Masculinity is enforced in boys as soon as they can learn to speak. Boys are told, “real men don’t cry.” They are encouraged to play with trucks and not Barbies. Even though they might have other hobbies, parents encourage boys to play sports. Parents and guardians encourage boys to be tough. And society expects men to be tough as well.
Besides, we cannot blame parents for encouraging their son to be a certain way. Parents are just confirming these rules that have been existing for generations. They might be enforcing these rules on their sons without even realizing it. Parents unknowingly or maybe knowingly do this to make the life of their child easy. Because of that, confirmation is critical.
However, this idea of “what makes a man” is hurting all generations of men. Toxic masculinity demands men to physically strong, emotionally callous, and aggressive. Men are put under extreme pressure to be masculine in emotional and physical ways.
The conformity even causes men to sacrifice their mental and emotional wellbeing. Any other behavior other than being manly is seen as a sign of being “feminine.” Like talking about your feelings is girly. Taking good care of yourself makes you “a girl.”
In such ways, toxic masculinity perpetuates the idea of homophobia and aggression. And not confirming these stereotypes causes them to lose the status of being a man. Again, this constant pressure is added to boys’ shoulders so much that they lose the ability to form connections with other men.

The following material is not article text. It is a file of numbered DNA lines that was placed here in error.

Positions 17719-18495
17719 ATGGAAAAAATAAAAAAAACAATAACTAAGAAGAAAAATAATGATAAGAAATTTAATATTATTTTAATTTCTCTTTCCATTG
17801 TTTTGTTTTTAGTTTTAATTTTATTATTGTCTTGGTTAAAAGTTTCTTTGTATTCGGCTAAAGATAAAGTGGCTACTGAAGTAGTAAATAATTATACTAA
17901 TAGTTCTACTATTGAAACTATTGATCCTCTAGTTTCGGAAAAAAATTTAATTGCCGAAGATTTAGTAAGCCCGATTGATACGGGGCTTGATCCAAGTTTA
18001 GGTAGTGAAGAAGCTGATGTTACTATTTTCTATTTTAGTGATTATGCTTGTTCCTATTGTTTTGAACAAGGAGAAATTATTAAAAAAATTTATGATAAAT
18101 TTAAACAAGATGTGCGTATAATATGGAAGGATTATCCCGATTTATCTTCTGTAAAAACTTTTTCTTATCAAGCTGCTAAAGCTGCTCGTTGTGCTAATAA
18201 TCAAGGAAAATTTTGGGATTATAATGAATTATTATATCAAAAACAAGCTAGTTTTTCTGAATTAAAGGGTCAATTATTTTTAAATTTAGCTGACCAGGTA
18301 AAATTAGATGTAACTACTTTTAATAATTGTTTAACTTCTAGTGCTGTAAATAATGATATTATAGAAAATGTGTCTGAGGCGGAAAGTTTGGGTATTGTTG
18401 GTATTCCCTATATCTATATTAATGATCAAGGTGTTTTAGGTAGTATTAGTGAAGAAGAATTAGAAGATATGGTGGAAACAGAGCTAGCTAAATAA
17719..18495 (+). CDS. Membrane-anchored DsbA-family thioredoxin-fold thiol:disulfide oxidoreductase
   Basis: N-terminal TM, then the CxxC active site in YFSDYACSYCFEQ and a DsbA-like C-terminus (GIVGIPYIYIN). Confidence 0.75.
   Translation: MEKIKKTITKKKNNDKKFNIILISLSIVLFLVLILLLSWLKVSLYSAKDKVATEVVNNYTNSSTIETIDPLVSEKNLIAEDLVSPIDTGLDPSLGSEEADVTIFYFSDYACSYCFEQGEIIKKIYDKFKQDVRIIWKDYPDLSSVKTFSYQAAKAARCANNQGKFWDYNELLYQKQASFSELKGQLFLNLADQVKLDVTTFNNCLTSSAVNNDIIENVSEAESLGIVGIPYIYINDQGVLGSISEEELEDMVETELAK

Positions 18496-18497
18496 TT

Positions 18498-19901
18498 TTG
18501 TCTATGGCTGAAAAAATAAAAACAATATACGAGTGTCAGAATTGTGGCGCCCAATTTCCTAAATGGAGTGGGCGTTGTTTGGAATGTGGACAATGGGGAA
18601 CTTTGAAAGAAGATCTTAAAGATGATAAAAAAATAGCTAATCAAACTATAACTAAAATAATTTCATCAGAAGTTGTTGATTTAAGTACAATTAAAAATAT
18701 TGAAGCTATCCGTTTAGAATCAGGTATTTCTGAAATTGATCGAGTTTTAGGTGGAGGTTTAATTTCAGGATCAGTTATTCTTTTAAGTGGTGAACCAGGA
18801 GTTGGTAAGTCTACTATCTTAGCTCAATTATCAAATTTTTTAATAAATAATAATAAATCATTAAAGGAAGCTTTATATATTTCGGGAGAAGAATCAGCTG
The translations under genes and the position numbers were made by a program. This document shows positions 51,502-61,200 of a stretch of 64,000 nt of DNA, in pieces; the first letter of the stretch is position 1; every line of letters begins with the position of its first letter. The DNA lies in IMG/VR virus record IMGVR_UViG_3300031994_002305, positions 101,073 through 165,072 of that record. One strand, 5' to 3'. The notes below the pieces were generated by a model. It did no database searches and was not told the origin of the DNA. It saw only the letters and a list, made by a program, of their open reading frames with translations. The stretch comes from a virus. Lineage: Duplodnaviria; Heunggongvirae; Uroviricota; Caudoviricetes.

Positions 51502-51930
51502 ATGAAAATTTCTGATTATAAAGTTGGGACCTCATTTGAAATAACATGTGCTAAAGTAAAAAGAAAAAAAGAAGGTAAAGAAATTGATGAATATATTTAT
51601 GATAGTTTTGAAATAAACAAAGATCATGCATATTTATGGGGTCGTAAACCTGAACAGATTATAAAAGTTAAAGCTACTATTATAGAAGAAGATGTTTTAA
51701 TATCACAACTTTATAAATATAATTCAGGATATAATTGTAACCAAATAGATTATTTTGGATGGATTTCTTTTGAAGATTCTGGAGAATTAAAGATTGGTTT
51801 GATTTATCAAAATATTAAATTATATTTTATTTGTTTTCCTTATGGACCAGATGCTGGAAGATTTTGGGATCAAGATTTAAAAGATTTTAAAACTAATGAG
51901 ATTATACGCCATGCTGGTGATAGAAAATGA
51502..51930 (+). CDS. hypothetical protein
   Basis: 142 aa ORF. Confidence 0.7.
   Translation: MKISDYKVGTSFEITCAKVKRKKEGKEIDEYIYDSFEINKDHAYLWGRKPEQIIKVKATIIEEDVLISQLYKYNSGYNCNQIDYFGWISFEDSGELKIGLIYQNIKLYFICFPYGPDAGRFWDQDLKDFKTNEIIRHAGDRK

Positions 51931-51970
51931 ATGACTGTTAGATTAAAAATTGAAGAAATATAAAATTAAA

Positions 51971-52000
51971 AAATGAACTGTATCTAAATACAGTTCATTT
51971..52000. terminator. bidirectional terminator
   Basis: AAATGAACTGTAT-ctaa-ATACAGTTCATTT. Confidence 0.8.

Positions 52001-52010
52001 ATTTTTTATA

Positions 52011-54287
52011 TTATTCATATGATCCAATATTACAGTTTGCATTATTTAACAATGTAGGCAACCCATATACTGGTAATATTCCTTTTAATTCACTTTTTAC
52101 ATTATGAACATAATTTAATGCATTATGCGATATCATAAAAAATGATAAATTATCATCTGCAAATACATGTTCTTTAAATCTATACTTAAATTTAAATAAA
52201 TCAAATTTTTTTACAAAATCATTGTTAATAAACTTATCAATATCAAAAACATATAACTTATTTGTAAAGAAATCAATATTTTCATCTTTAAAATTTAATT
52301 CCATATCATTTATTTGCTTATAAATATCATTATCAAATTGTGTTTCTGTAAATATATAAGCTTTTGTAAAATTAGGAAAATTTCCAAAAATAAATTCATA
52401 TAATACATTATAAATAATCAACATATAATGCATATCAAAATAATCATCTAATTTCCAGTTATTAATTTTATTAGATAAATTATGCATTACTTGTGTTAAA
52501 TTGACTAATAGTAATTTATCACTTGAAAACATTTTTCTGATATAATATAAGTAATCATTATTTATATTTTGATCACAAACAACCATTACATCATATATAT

Hence, researchers are eager to look into the role of toxic masculinity in harming men. According to psychologist S.R. Wester, the traditional gender role of men causes them to restrict emotions. Men restrict their emotions because they lack social support among their male friends. They perceive that restraining emotions is a way to emphasize their strengths among their peers.
However, poor emotional and social support for men from their friends has negative implications. Men have lower social connectedness due to traditional gender roles. It also affects their mental wellbeing. Not talking about your feelings and emotions with someone who has the same experiences can be challenging.
Therefore men find it hard to share their hardships in life with other men. They never reach out and instead internalize their feelings and emotions. They choose their female acquaintances to express their difficulties. And in the lack of close female family members, men suffer in silence.
They feel ashamed and scared to reach out for help. They conceal their distress, have feelings of social isolation, and have difficulty in managing personal problems. It has a poor effect on their mental health and wellbeing.
So, toxic masculinity takes positive male friendships and social support away from them. Men feel shame in reaching out and asking for help. They bear the burden of dealing with their feelings and emotions by themselves, eventually leading to unresolved mental health issues.